Drinking at the gym

…and why it makes me angry. 

I joined a Crossfit “box” (that’s what they call a gym in Crossfit lingo) a couple of years ago. I was looking to challenge myself physically a bit more than my classes at the YMCA could provide for me and I wanted to maybe even meet some people; make some friends who were interested in a healthy lifestyle. 

So, I joined a box in my area and showed up for my first class. As the front desk person was giving me a tour, she showed me the refrigerator that was stocked with bottles of water for purchase. I also noticed that the entire lower shelves were stocked with beer. I thought that was odd, but chalked it up to the owner maybe enjoying a cold beer when she was up there doing paperwork or cleaning or whatever. Who am I to judge?

Then, I started getting emails about a special Friday afternoon Crossfit class that ended with a “Happy Hour.” The photos showed up on my Facebook feed of the class participants, still sweaty and dirty from the WOD (workout of the day) doing handstand/kegstand-type of maneuvers, guzzling beer like college students. This rubbed me the wrong way. 

Then, at the holidays, there were several social get togethers both at the gym and at the owner’s home where alcohol was predominantly featured–and I don’t mean a festive glass of wine–I mean jello shots and beer bongs. 

It was very common for my fellow classmates to show up for the Monday morning class hungover, reeking of alcohol from the weekend before, complaining (or bragging?) about how much they’d had to drink over the weekend and commiserating over shared weekend shenanigans with fellow classmates and even coaches. 

All of this really made me angry. 

First of all, I joined a gym to try and engage in a healthy lifestyle. I hoped to surround myself with people who were health conscious and maybe not still drinking like college-age people at my age (40-something). Some of these heavy-drinking classmates were also mothers like me. I knew that I absolutely didn’t want any part of that scene.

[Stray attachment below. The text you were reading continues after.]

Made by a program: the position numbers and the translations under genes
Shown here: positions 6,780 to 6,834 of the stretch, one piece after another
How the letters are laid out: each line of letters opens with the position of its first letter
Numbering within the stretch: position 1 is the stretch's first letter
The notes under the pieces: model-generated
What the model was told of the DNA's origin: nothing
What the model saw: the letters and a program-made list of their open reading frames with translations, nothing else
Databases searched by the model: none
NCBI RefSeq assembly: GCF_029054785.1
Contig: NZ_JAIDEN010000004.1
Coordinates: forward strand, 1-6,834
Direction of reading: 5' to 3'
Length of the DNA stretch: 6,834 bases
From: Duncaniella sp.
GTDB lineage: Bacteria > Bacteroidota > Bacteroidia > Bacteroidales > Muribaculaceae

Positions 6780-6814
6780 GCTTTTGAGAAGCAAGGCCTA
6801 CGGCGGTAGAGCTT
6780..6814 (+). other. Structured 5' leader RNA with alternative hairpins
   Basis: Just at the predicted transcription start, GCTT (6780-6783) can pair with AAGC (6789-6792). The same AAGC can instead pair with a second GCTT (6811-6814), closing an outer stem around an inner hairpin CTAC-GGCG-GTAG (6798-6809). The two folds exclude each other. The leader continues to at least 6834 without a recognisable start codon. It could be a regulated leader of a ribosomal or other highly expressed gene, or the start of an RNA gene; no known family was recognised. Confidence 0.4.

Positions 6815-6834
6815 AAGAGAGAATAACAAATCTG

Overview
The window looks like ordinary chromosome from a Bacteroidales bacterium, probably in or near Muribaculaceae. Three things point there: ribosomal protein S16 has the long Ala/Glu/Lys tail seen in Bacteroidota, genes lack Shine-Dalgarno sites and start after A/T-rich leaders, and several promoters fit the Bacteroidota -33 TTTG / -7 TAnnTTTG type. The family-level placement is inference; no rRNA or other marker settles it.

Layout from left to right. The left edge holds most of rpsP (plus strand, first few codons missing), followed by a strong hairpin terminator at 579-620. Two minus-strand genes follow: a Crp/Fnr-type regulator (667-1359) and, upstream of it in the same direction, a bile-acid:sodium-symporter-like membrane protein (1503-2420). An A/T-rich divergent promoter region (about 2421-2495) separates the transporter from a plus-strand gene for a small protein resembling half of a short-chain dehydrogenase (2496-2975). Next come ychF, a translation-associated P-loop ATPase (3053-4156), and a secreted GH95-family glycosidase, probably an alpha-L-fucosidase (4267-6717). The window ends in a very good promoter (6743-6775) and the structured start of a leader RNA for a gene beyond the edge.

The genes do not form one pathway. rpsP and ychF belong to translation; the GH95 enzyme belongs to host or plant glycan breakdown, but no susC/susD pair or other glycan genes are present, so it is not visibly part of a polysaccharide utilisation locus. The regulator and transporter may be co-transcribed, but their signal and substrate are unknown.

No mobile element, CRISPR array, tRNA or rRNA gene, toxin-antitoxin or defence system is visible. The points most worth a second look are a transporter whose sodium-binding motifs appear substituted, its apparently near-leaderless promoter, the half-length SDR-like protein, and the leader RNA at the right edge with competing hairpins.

Also, I learned that the owner of the gym is a recovering addict herself. I can’t speak to her current sobriety, but she was prominently featured in all of the social media photos cheering on the shot-taking and jokingly holding the beer bong for other gym members at the Friday Happy Hour class. 

Long story, short: Due to a handful of factors, I canceled my membership to this gym. I’m not going to lie–the college student-like approach to drinking and socializing was a big factor, as was the owner’s laissez faire attitude about the drinking habits of the other gym members.

All of the drinking that was going on at the gym and with other gym members didn’t trigger me or make me want to drink–quite the contrary–but I did feel excluded. I had hoped to make a few connections at this gym, but it became clear to me that if you didn’t go out and drink with everyone else, you weren’t “part of the club” and this quickly became a “club” that I didn’t care to be a part of.

From what I see though, my experience at this “box” isn’t necessarily an isolated scenario. I see more and more gyms luring members with promises of social gatherings at local breweries and wine tastings and happy hour classes that end with drinks. I mean, there’s even a Wine Workout that someone came up with. I’m sorry, but…WHAT?

Image: www.greatideas.people.com

 

I’m not judging people who can drink socially but I’d really like to see a gym or a fitness professional NOT advocate drinking. Just for once. Not only is drinking your calories not a good idea if you’re trying to lose weight, but it’s also a dangerous habit to introduce to your members. 

Can we really not do anything without alcohol? Can’t we go for a few days a week without drinking alcohol, or is that unfathomable? 

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2 thoughts on “Drinking at the gym

  1. April says:

    I found this so interesting. I had not heard of this. I live in a small rural town in Georgia, and this would be absolutely unheard of around here. I completely agree with you–that would be a very off-putting experience for me too.

    • Jenny Jurica says:

      I’m happy to hear that this culture hasn’t infiltrated small-town America but look out–I’m sure it’s coming. Who needs a bar, when you can just go to the gym? Ugh.

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